|Institution:||University of Waikato|
|Keywords:||Mathematics Teaching Modes; constructivist teaching; mathematics Learning in Junior high schools; class discussion approach|
|Full text PDF:||http://hdl.handle.net/10289/9251|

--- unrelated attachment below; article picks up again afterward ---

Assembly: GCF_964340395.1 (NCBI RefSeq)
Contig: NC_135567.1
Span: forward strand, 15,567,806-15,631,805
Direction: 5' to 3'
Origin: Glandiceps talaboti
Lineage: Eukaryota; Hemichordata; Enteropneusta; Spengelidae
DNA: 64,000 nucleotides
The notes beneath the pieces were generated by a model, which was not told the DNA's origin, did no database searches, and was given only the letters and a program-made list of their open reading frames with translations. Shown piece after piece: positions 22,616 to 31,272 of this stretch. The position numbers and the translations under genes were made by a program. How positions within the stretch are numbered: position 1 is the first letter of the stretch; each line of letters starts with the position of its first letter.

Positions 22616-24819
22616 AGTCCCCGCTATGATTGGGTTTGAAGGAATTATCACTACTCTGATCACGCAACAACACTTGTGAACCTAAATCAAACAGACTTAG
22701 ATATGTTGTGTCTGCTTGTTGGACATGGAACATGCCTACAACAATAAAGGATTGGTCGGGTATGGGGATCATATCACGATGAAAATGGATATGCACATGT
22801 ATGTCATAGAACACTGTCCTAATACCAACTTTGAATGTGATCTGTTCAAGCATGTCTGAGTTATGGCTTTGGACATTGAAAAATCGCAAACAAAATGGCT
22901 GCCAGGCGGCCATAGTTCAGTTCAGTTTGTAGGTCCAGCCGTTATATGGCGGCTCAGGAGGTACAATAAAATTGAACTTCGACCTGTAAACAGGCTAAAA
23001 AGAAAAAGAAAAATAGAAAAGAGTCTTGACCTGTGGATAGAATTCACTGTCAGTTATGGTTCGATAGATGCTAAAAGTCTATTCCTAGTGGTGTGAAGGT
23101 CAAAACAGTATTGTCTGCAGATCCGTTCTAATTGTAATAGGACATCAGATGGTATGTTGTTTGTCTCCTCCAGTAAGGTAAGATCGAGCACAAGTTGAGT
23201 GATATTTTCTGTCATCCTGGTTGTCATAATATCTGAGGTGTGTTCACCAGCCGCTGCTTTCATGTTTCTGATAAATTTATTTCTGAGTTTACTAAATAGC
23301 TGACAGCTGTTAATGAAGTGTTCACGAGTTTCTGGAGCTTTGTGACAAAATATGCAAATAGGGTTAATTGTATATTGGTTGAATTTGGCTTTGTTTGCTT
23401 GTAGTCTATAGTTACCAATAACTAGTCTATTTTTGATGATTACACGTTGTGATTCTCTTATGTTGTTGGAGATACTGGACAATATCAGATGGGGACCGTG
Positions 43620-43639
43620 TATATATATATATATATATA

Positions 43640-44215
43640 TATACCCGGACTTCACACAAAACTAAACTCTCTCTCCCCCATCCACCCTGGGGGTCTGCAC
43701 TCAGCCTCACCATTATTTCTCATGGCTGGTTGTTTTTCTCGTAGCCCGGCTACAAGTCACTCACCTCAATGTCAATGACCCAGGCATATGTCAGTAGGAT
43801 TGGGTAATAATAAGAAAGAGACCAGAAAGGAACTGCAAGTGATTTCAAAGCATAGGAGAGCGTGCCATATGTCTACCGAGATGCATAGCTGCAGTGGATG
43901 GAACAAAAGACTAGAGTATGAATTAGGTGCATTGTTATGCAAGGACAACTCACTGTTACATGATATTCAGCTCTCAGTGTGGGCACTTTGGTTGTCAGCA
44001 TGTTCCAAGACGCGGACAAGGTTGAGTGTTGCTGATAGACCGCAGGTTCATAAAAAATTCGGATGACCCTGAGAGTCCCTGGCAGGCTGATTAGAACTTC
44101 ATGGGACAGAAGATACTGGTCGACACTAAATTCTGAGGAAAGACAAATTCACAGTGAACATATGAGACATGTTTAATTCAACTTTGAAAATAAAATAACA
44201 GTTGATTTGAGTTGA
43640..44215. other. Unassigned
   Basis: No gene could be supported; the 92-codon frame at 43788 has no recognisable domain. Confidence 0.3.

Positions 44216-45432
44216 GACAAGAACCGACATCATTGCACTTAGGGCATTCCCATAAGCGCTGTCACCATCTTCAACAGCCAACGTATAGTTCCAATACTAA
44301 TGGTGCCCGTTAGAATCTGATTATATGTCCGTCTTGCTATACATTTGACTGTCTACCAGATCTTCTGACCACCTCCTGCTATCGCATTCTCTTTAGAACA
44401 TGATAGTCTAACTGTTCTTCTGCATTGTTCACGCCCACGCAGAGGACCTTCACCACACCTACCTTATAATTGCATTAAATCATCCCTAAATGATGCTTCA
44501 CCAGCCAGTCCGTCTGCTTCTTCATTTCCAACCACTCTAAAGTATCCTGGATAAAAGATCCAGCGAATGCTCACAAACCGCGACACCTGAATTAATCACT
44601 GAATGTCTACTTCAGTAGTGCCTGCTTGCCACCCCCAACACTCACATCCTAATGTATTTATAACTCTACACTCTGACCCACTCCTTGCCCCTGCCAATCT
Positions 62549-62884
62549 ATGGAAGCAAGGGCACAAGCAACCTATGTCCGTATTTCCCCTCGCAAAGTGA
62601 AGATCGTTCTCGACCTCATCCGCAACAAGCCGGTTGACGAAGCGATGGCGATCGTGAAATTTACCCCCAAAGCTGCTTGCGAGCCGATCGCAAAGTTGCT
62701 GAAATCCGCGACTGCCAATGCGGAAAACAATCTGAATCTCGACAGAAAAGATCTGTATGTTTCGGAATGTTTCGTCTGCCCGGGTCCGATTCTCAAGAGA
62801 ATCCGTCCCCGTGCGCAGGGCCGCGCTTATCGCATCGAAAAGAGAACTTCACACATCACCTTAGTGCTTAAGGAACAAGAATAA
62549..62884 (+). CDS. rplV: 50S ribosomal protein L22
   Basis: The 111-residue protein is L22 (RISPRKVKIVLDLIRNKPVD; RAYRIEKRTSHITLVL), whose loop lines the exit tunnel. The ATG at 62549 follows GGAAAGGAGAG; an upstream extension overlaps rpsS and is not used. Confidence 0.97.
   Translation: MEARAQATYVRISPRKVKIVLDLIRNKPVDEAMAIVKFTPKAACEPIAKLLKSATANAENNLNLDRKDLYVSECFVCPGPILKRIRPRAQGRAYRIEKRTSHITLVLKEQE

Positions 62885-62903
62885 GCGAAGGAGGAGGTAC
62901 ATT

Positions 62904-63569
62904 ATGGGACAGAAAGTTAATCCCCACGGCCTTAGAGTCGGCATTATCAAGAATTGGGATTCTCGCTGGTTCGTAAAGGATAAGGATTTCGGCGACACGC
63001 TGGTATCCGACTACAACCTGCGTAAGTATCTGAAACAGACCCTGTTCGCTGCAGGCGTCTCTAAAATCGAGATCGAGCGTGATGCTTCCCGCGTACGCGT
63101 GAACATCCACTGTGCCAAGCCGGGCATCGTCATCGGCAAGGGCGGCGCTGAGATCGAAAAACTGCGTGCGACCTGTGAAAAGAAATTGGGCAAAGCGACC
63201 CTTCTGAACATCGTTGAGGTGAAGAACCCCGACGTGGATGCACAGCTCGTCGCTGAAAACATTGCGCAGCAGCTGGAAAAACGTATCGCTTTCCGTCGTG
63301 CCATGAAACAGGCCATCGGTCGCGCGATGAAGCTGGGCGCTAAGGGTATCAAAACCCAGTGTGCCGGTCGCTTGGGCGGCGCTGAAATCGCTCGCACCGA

Students’ and teachers’ long-term (i.e. three years) experiences in three classes of the traditional direct instruction and constructivist class discussion approach to the mathematics teaching at a Taiwanese junior high school and at an experimental school in Taiwan were discussed in this study. This research utilized qualitative methods. The study adopted content analysis approaches from a qualitative perspective. This was combined with the perspectives of social constructivism and situated learning theories to interpret students’ learning and growth. The research findings of this study revealed differences in the group of students exposed to the constructivists teaching environment. These differences were evident in their mathematical competencies and richer students’ autonomy. However, when compared to the traditional teaching environment there were several challenges such as time use, understanding all classmates’ dialogue, mathematical writing ability in explaining and communicating their thinking and more teacher work. Constructivist class discussion classrooms in this study appeared open, relaxed, lively, friendly, and supportive of each other in building new knowledge. This was apparent in School E where the environment provided more opportunities for students to develop their own mathematical ideas. This environment also produced a more social/collective/adaptive form of mathematical knowledge, with ongoing assessment of information provided by the teachers, to inform instructional practices. The data presented here show that students exposed to the constructivist discussion approach had richer learning experiences which may be viewed as a result of their active participation during instruction. Compared to the their peers in School T, the traditional direct instructional group, School E students had more learning roles - (knowledge explorers, knowledge producers, and knowledge adventurers). Student in School T acted mainly as knowledge receivers; they mostly received and followed the teacher’s instruction and explanations of mathematical concepts, and then applied the received procedures to solve given mathematical problems. The findings of the sequential relationship between teachers’ perceptions of mathematics/learning, teaching practice, and students’ knowledge/perceptions sheds new light on the social relationships between teaching and learning and the situated influences among classroom practices and students’ knowledge/competencies/perceptions. This investigation revealed that the constructivist approach seems to be an excellent medium to provide quality education. It is recommended that educators should re-introduce the use of a constructivist approach to teaching Mathematics because of its potential to enhance the quality of Mathematics education, which in turn augments students’ competency as future Mathematicians.